by tonytran2015 (Melbourne, Australia).
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(Blog No. … ).
#Diversionary tactic, #dương Đông kích Tây,
Understanding “Threatening on the East to actually attack on the West”.
Wars are not always won by battle strength alone. Each combatant often try to trick its opponents into being least ready for the battles. The often used trick is “Threatening on the East to actually attack on the West”.
1. The method.
Suppose that the army of a country C wants to defeat the army of another country A.
It may pretend to prepare for an attack on country A in a theater in the East. The highly visible preparation makes country A feel uneasy and it may react by sending its best units to that theater and constructing defensive structures there.
As country A gets busy preparing for the theater on the East, the army of country C is quietly moved to another theater on the West then carry out fierce attacks there. The attacks are usually successful as A has no time to transfer its units to the West and is also economically worn out with building defensive line on the East.
2. Example applications of the doctrine.
This is a list of deceptive operations (https://en.wikipedia.org/wiki/Category:World_War_II_deception_operations). The most well known operation is Bodyguard started in 1943. The objective of this plan was to lead the Germans to believe that the invasion of north-west Europe would come later than was planned and to expect attacks elsewhere, including the Pas de Calais, the Balkans, southern France, Norway and Soviet attacks in Bulgaria and northern Norway. (https://en.wikipedia.org/wiki/Operation_Bodyguard)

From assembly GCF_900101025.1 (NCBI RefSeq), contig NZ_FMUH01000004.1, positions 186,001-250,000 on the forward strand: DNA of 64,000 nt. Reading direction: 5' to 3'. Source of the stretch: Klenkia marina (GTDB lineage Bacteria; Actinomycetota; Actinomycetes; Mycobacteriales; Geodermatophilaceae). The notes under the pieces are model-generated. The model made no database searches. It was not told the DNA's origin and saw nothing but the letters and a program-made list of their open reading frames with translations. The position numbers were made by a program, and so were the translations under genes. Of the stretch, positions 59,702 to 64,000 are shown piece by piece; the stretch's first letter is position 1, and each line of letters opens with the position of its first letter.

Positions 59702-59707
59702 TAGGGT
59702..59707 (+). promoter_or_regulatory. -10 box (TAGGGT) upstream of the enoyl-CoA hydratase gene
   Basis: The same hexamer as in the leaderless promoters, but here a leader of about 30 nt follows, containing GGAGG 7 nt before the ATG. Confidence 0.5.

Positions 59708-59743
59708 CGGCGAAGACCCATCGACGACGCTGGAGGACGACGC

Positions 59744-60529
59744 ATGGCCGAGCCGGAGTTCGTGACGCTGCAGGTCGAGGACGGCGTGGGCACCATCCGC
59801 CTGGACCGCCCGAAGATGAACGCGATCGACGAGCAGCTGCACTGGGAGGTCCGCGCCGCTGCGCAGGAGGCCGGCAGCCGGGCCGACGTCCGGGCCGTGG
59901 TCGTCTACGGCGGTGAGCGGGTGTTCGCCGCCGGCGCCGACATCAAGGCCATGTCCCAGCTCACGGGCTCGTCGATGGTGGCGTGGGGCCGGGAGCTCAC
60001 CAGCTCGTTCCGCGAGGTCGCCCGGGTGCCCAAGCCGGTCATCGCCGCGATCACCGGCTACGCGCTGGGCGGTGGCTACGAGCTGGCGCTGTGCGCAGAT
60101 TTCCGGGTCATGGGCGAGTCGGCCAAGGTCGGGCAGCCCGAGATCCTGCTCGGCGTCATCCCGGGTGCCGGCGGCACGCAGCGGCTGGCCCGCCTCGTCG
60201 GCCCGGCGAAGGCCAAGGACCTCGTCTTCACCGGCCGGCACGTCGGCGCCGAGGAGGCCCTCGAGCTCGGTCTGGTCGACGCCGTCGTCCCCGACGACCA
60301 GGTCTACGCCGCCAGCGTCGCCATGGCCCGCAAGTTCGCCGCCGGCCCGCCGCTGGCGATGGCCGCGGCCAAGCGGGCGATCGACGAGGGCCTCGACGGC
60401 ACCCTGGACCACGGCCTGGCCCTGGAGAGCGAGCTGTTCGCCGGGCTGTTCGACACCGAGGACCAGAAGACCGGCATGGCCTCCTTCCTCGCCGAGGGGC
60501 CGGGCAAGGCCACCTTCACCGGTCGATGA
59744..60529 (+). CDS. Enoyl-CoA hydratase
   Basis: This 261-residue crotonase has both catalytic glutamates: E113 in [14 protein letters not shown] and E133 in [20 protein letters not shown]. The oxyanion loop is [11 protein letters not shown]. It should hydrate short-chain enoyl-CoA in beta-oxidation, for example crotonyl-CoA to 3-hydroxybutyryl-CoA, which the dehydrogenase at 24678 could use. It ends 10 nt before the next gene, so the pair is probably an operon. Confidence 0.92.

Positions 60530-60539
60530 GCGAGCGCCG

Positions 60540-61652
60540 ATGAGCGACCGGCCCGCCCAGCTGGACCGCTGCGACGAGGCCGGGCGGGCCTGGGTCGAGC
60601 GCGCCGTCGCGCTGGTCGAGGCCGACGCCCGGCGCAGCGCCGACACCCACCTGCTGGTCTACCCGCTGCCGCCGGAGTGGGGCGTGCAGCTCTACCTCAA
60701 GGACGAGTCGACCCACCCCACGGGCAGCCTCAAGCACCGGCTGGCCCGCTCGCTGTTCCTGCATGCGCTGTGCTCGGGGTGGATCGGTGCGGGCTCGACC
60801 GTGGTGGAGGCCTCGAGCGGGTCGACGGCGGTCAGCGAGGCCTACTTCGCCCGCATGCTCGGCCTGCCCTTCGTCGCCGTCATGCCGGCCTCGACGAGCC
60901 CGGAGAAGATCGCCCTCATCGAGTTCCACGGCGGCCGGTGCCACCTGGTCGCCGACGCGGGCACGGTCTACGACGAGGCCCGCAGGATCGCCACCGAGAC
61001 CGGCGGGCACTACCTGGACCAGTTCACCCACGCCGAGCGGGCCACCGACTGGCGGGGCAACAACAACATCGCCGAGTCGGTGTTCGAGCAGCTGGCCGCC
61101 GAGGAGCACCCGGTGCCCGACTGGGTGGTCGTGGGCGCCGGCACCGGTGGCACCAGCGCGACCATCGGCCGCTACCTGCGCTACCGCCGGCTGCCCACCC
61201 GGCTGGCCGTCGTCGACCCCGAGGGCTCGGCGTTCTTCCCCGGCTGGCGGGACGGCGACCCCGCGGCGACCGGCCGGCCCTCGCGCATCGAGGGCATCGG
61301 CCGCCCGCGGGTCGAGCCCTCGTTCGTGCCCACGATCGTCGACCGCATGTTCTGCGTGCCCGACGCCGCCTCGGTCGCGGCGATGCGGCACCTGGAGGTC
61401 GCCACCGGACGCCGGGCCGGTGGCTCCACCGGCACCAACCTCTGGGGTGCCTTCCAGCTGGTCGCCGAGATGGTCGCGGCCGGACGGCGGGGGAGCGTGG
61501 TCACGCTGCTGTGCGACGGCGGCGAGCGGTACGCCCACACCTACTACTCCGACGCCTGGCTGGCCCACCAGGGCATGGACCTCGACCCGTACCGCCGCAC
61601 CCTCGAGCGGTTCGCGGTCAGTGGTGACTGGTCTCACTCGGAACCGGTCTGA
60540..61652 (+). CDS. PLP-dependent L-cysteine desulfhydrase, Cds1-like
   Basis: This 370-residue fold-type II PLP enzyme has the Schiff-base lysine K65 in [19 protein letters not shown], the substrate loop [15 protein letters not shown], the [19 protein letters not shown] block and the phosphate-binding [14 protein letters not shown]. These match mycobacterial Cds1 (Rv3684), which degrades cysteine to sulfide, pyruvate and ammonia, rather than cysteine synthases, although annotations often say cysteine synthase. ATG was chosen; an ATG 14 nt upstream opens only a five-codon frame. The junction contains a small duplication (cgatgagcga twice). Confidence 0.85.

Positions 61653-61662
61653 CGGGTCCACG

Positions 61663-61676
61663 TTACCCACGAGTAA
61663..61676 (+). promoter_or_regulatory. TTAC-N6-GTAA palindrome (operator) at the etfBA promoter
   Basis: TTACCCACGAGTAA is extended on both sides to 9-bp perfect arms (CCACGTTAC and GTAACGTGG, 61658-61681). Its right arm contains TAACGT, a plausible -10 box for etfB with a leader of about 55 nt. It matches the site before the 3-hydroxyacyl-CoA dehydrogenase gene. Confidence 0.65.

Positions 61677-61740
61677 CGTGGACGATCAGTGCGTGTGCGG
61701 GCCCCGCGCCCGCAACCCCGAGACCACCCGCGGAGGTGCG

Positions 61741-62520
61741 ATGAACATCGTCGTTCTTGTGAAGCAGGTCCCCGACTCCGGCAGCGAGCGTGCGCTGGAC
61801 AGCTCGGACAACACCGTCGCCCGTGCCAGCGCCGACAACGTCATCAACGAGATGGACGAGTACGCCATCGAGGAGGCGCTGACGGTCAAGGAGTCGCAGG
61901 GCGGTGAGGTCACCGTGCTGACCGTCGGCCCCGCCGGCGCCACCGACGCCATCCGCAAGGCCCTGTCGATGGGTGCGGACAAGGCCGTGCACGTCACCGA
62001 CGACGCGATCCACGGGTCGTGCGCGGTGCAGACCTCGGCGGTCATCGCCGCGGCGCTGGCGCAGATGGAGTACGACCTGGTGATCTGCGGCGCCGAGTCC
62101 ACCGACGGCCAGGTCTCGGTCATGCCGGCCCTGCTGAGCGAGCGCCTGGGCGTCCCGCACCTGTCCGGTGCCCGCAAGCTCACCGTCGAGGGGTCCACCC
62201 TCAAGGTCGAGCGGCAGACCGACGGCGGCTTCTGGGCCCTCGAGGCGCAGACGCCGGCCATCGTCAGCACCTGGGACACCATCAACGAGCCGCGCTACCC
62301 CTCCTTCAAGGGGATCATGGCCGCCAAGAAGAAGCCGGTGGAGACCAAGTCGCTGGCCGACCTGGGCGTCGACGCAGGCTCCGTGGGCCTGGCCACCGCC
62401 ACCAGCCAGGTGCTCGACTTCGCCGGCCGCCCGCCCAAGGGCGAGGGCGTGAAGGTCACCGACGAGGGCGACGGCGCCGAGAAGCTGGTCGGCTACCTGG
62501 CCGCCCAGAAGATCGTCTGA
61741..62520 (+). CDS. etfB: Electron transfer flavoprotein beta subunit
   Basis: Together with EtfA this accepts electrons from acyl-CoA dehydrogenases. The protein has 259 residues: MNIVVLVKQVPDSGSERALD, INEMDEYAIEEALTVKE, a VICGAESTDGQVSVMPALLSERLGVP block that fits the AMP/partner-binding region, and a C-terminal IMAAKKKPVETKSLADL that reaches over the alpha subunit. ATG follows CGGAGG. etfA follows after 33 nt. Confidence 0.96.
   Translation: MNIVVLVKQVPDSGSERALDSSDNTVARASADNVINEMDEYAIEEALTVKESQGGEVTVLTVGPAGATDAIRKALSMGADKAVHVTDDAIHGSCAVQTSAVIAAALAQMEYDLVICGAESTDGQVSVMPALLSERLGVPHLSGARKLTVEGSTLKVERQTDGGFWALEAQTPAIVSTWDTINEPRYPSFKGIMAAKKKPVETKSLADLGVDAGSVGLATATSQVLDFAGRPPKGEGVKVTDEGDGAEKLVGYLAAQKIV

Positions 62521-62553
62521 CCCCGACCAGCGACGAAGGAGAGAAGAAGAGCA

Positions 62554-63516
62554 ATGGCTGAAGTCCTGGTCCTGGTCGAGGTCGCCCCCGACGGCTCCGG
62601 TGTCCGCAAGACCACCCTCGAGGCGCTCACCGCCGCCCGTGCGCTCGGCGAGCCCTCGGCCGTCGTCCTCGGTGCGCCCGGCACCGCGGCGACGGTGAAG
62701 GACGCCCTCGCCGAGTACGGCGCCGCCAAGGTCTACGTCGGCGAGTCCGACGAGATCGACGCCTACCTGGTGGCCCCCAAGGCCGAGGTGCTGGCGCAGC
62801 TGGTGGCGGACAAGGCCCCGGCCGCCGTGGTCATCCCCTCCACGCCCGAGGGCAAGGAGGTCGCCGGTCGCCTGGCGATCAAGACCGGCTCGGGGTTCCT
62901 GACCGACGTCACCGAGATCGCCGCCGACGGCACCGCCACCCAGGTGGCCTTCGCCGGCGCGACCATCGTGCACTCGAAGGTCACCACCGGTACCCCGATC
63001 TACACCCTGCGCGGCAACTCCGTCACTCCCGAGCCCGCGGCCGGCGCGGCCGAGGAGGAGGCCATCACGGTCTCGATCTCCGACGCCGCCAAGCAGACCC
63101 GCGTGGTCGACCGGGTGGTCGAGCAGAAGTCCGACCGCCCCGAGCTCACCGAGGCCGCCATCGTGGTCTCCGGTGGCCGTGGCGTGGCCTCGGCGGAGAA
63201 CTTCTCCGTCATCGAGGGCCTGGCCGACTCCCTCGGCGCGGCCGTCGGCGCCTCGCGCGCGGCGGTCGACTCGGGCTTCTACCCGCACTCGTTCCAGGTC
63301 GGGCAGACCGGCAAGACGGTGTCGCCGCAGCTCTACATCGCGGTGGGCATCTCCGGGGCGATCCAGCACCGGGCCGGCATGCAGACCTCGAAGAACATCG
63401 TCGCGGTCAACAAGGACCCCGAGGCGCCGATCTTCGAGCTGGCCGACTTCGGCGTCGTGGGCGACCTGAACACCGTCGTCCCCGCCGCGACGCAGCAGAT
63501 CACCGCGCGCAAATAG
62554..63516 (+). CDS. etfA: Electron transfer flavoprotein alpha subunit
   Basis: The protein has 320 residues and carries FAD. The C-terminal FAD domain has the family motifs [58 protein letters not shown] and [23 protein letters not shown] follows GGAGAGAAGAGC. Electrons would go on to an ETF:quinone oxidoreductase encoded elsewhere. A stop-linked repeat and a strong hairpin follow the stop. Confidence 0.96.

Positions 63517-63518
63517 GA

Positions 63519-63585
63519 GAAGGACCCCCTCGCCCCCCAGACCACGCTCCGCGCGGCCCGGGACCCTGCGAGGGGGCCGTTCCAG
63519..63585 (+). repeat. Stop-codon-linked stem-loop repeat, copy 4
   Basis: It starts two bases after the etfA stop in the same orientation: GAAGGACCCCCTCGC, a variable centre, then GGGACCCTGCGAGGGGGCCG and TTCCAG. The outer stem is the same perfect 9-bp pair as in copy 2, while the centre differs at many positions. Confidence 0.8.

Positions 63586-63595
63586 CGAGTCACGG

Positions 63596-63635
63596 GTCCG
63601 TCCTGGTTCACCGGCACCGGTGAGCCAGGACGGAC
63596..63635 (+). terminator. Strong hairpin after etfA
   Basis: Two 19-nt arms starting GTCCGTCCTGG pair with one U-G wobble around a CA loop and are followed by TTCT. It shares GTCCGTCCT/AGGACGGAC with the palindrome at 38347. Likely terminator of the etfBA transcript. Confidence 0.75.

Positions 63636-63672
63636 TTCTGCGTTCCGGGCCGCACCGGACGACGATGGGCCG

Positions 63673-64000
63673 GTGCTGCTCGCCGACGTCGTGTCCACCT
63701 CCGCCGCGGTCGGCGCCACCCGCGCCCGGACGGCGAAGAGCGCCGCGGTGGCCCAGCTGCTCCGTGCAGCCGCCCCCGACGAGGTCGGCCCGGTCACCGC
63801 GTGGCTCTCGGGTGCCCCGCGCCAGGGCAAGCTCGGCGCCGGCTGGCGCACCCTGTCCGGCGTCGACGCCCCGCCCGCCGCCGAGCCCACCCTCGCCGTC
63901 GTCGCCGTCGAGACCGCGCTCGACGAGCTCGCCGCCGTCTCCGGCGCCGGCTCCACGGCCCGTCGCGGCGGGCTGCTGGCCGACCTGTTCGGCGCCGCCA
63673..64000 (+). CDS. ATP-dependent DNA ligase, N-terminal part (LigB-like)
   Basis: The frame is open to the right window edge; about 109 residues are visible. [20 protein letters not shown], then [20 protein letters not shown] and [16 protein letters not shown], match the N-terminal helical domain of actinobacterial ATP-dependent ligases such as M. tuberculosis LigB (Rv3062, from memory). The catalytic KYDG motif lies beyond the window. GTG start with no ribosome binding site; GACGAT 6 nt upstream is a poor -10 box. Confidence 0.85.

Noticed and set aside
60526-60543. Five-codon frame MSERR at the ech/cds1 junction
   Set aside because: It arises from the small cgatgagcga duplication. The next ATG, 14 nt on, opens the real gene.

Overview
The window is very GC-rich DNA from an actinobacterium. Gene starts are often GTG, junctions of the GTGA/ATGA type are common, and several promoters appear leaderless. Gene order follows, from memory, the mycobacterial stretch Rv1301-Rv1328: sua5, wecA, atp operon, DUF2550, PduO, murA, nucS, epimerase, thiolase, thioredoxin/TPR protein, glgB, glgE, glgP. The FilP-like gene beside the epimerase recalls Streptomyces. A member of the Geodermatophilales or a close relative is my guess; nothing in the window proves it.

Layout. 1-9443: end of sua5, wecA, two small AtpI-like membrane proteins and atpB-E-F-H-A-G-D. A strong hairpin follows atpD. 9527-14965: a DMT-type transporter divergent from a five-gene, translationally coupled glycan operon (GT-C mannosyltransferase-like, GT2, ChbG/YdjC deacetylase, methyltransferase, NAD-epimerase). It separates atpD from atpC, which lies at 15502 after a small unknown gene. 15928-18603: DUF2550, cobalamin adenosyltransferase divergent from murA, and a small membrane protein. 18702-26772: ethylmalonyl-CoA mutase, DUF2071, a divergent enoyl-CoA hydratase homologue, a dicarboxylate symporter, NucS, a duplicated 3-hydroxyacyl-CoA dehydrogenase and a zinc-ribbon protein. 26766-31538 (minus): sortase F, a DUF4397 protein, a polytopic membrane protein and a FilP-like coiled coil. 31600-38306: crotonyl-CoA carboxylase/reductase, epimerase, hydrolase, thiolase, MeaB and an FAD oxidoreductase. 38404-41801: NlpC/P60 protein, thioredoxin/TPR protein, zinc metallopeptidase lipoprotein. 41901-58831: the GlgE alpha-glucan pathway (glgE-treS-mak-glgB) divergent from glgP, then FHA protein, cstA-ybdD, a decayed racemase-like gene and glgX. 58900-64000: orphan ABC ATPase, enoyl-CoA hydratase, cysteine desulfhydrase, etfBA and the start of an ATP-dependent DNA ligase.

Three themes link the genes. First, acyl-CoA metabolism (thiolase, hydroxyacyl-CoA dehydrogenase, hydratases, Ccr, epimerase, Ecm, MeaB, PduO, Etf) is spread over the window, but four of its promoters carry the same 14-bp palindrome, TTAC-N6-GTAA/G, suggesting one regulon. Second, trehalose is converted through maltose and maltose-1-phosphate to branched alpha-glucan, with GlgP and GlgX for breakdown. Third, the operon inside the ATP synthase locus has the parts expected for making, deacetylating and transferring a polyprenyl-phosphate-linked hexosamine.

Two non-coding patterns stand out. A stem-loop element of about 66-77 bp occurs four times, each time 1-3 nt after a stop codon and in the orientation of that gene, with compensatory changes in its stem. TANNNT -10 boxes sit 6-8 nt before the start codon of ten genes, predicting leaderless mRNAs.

The Maginot Line is a line of of defense built by France in the 1930s to deter threatening invasion by Germany (https://en.wikipedia.org/wiki/Maginot_Line) but Germany had eventualy attacked at another point.
Military exercises by a country C near to the border of its opponent A is a threat to the latter. If A does not respond, it may get defeated by a surprise unprovoked decisive attack from C. On the other hand, if it transfers its force to that border, it becomes vulnerable to attack on the opposite extremity of its territory.
3. Analogous non-battle-field applications.
A country C possessing some promising war technology may deliberately appear to be investing in another less promising technology. This force it opponent A into investing in that other technology. Country C then quietly divest from that technology and invest in the winning technology and make it its sole possession. This makes country A technologically inferior to country C.
4. Examples of the doctrine in non-battle-field applications.
US pretending to invest in Star wars technology had made USSR invested in that technology to the point of bankruptcy. The real US military investment is in earth bound technology.
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